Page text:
A ¼ point firming might be seen as sufficient at this time to keep inflation contained, as long as it was expected to be followed by at least a few more moves going forward. The difference between alternatives B and C in the Bluebook hinges on how many more tightening moves you see in your future—which could be conveyed by the language of the statement. With the aid of exhibit 3, I’d like to cover some of the same ground as President Yellen, but more colorfully, if I say so myself. [Laughter]
This exhibit takes as a starting point the statement issued in September. Among the pertinent questions are: 1. Is productivity growth still robust (the red text)? 2. If the nominal funds rate moves up to 4 percent, will policy still be accommodative (the green text)? 3. If policy remains accommodative, are you likely to remove that accommodation at a measured pace (the blue text)? 4. Is there an appropriate path of monetary policy that will balance the risks to your dual objectives in the face of a supply shock? (By now, I’ve used up much of my color palette—but I think it’s the purple text.)
I would remind you that, even if you do not want to address some of these questions this afternoon, the passage of time could ultimately force you to do so. An earlier, rather than later, dialogue about these issues would provide the opportunity to use the minutes to forewarn the world of changes in language that has been unchanged for so long that the public might be forgiven for thinking it was carved in stone.
Exhibit 4 provides some perspective on these questions, starting with the table at the upper left listing the four-quarter growth of output per hour over the past few years. The 4 percent growth rate of productivity in the third quarter pulled the four- quarter change to 3 percent. While the FOMC statement refers to underlying, not actual, productivity growth, this performance may well make you comfortable retaining the “robust” characterization. In that regard, as can be seen in the chart at the upper right, the private-sector economists in the Blue Chip panel continue to see output growing at better than a 3 percent pace in the long run, an assessment that has been essentially unchanged over the period the Committee has asserted that underlying productivity growth has been robust.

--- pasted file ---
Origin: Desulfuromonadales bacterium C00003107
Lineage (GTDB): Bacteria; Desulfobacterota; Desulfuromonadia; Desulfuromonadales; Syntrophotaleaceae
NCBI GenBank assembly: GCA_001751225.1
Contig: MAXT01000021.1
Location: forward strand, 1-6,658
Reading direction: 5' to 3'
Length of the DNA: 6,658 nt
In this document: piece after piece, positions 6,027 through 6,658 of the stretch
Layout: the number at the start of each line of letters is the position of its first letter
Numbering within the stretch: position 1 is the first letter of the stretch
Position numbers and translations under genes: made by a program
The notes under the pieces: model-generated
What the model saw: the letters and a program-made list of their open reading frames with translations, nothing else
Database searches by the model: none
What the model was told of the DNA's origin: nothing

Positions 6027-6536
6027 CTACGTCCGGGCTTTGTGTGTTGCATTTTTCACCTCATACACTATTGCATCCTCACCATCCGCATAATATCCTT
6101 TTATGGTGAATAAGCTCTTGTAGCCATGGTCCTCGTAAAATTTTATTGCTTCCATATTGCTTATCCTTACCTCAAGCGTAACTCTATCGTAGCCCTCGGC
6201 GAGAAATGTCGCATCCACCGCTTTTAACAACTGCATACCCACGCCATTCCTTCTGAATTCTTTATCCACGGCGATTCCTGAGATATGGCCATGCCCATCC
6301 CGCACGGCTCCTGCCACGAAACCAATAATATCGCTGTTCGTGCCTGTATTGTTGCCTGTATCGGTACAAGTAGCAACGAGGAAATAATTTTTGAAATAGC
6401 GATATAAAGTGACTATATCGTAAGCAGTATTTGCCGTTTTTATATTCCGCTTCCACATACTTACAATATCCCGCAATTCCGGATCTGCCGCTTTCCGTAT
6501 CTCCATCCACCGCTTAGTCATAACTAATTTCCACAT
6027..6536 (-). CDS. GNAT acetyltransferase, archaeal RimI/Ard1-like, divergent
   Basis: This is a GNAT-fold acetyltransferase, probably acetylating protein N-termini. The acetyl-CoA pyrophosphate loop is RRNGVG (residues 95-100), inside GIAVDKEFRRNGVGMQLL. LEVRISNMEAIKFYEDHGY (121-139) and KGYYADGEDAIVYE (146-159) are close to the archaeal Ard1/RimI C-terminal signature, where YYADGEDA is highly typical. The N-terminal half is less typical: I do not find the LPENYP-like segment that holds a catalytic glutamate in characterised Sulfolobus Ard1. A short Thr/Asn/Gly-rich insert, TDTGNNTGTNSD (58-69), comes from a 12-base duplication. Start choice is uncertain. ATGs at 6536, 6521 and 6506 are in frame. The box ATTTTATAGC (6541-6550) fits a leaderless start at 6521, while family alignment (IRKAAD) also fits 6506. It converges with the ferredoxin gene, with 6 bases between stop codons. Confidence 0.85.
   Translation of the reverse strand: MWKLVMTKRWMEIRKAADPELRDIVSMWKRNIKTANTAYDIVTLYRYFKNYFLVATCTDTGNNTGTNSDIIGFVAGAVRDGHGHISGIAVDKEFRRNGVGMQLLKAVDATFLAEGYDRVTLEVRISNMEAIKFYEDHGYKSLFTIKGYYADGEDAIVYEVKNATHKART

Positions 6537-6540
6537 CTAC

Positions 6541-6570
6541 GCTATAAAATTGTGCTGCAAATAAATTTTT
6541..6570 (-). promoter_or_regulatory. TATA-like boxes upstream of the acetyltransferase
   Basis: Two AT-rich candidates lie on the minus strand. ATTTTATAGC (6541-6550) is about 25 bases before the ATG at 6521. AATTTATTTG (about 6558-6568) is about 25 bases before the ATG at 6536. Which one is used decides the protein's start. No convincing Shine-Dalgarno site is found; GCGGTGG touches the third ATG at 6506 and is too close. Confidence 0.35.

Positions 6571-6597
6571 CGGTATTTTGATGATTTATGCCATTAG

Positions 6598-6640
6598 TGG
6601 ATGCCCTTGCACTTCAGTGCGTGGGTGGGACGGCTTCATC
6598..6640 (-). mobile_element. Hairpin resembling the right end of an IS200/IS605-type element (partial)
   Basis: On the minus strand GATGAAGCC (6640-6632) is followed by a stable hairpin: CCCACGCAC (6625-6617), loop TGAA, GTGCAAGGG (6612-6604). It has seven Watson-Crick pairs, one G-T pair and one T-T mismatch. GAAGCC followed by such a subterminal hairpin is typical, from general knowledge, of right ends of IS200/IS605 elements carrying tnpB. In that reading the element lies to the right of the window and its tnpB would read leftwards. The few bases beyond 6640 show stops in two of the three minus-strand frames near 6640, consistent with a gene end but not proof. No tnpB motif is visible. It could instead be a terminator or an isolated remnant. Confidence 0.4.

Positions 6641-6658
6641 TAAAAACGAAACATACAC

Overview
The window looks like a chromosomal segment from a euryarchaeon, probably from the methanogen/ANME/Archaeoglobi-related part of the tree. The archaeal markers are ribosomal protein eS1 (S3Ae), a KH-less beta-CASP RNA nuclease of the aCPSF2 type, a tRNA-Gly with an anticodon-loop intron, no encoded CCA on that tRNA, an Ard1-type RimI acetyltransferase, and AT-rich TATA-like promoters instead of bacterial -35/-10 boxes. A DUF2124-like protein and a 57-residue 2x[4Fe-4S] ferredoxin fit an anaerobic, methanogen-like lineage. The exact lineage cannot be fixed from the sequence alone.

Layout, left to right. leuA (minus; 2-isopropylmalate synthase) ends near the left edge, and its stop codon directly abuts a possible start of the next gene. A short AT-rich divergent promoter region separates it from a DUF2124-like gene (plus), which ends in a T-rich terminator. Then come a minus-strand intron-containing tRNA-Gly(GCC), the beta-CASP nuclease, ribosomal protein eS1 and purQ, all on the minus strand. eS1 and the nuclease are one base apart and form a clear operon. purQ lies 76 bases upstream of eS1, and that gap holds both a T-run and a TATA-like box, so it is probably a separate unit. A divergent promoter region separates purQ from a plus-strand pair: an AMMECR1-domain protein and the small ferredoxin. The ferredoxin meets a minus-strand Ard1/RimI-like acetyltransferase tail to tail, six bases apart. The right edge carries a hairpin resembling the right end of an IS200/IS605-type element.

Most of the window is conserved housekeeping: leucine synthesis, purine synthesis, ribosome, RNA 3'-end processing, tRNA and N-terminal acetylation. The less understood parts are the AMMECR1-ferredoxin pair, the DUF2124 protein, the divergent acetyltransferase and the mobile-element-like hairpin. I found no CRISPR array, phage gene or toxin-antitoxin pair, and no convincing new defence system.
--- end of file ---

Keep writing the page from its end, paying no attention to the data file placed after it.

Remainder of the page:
As for assessing the degree of policy accommodation, the middle panel shows that bringing the nominal funds rate to 4 percent would place the real funds rate at the midpoint of the range of the staff’s estimates of its equilibrium level. There are three reasons, listed in the bottom left panel, why you might think that describing policy as accommodative is nonetheless appropriate, beyond Governor Kohn’s gutting the word of any meaning. [Laughter]
First, you might believe that the staff is underestimating the vigor of aggregate demand, perhaps because we’ve penciled in too big a drag on consumption from higher energy prices and an as-yet-unobserved slowing in home-price appreciation. If so, your personal estimate of the equilibrium real rate of interest would be to the north of that plotted in the chart. Second, you might believe that the real rate should be calculated based on a forward-looking proxy for inflation expectations, not the backward-looking four-quarter actual core inflation rate used in the chart. If you also believe that an inflation scare has pulled expected inflation above its recent pace, then the real rate lies to the south of that plotted here. Third, the gap between estimates of the equilibrium real rate and its actual level may not be an appropriate measure of policy accommodation at all. Mechanically, the staff calculates the equilibrium real rate by determining, within a given model, the level of the real rate that would close the output gap in about three years. You might view the path of the output gap in the transition to its ultimate closure as unlikely to unwind current pressures on inflation or maybe even as consistent with pressures building for a while. That is, if you waited three years’ time to close the output gap, you might not like the inflation rate likely to prevail then.